Film review site Rotten Tomatoes, which has been offering moviegoers one-stop collections of critic and audience opinions since 1998, this week began offering that same service to TV lovers. As with movies, site visitors can search a comprehensive database to see if a TV series has earned a “fresh” or “rotten” grade on the Tomatometer. The search will also produce a show description, cast information, and links to full reviews.
According to the Bryan-College Station Eagle, national media representatives are visiting the Suddenlink-served college town for tomorrow’s big match-up between No. 6 Texas A&M and No. 1 Alabama. Pregame coverage will be featured on ESPN’s “College GameDay” at 8:00 a.m. The game will air live on CBS at 2:30 p.m. CT.
With its widescreen, movie theater-like format, sharp images and superior sound quality, HDTV has taken home television viewing to an exciting level. The TV-making industry rarely rests for long, however. USA Today takes a look at OLED and 4K (a.k.a., Ultra HD), two technologies that developers are hoping will soon find a way into your home theater.
Fall is coming, so make space on your DVR. Along with back-to-school and a break from the heat, the change of season brings plenty of fresh TV programming. TV by the Numbers lists dates and times of season premieres for more than 200 cable and broadcast network shows.
Forbes recently revealed the 10 Highest-Paid TV Personalities, a powerhouse of talk, game, news, and reality show hosts whose salaries rival those of the most popular movie stars.
According to a recent Washington Post article, the tweet-while-you-watch-TV craze is making a small but measurable impact on Nielsen ratings. Competitive reality shows appear to benefit most from Twitter chatter, followed (in order) by comedies, sporting events, and dramas.
According to a report published in the journal Pediatrics, between 1990 and 2011 injuries attributed to falling televisions increased by 95% in the United States.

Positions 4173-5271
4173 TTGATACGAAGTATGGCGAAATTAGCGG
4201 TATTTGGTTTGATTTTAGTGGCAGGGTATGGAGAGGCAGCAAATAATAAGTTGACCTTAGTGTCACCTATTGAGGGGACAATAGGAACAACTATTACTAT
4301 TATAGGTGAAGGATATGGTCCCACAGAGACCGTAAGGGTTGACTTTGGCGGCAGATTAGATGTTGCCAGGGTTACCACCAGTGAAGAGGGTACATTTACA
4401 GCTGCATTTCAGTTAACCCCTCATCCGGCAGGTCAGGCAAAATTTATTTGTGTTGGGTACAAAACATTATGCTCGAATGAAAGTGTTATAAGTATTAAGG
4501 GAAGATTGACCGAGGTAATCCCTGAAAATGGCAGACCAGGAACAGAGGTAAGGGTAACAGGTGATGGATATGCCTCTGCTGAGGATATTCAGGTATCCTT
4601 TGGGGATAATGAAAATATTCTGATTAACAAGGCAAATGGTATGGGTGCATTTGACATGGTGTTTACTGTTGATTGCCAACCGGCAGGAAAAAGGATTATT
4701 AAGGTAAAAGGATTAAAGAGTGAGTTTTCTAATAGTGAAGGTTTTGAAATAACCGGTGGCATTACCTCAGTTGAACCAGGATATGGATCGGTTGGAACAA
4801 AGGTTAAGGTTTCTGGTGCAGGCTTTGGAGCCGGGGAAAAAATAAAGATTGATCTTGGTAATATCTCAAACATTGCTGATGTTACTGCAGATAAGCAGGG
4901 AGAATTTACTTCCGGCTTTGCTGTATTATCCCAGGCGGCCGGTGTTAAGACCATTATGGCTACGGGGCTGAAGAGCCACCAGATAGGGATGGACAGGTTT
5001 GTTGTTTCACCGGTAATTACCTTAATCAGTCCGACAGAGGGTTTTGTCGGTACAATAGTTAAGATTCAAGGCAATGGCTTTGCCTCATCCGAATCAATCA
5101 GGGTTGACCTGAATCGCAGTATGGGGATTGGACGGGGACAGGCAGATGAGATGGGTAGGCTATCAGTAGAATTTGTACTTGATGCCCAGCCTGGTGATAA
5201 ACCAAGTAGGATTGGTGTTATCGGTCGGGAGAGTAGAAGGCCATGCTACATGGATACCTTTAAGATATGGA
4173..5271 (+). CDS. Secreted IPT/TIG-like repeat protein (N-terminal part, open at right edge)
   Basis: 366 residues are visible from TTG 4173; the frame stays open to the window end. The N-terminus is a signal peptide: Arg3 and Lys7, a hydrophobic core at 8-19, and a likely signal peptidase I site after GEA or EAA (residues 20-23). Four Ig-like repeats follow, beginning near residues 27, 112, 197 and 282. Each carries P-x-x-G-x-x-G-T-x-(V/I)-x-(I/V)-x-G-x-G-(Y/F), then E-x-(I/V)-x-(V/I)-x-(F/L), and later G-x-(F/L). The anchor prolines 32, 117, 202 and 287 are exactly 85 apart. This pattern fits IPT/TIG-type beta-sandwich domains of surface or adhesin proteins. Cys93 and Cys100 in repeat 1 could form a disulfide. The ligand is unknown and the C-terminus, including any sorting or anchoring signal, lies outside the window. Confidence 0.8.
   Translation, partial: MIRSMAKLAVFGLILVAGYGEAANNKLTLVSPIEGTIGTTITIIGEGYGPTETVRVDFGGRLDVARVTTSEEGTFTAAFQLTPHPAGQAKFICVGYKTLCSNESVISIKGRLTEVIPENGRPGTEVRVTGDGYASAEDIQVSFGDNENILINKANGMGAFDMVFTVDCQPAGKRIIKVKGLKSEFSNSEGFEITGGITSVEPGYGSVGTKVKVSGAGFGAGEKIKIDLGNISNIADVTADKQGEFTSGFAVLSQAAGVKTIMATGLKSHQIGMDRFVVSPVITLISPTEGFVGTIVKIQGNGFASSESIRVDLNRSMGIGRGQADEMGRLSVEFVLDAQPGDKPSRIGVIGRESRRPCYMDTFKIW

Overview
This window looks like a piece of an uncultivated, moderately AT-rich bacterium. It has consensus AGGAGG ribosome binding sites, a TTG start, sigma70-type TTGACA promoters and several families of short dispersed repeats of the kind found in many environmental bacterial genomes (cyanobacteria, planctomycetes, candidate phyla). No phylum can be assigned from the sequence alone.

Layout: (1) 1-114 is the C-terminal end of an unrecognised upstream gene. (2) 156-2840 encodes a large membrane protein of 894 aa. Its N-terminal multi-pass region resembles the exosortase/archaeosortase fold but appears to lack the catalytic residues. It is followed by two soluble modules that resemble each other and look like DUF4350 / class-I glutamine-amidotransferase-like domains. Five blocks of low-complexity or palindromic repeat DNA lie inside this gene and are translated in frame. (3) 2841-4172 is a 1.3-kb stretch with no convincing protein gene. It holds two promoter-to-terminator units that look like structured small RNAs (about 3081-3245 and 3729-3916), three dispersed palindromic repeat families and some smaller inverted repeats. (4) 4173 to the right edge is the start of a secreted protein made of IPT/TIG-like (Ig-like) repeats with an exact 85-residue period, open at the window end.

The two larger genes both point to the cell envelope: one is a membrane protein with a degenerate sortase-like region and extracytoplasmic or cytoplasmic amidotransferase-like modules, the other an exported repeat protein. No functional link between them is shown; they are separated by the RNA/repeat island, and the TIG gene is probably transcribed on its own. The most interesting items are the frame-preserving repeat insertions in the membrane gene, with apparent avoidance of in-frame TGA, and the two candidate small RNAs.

Possible causes the researchers cited included the increase of TV ownership, the popularity of new flat panel styles, which tip more easily than heavier CRT displays, and placing televisions on unstable furniture.
Steps to minimize the risk of such injuries include anchoring or wall-mounting TVs, and avoiding the top of the television as a storage spot for remote controls, toys or items that might entice a child to climb.
In earthquake-prone regions, consider securing TVs, even in kid-free areas.
The Library of Congress is working to convert many 1950s through 1970s TV shows to digital files.
According to The Washington Post, the preservation project is a major undertaking. An hour of vintage programming could require almost a mile of videotape. Every inch of that tape must be cleaned and inspected before attempting playback and conversion.
Without the conversion many shows are in danger of extinction, warns Ken Weissman, supervisor of the film preservation laboratory at the Library of Congress Packard Campus.
While every age group most frequently cited TV news, older adults were more likely to prefer newspapers and young adults were more likely to prefer Internet sources.
If your family members are more connected to their gadgets than to each other, there are, ironically, tech tools available to help bring everyone together. Consumer tech journalist Jennifer Jolly explains in “Use Tech to Take Back Family Quality Time.”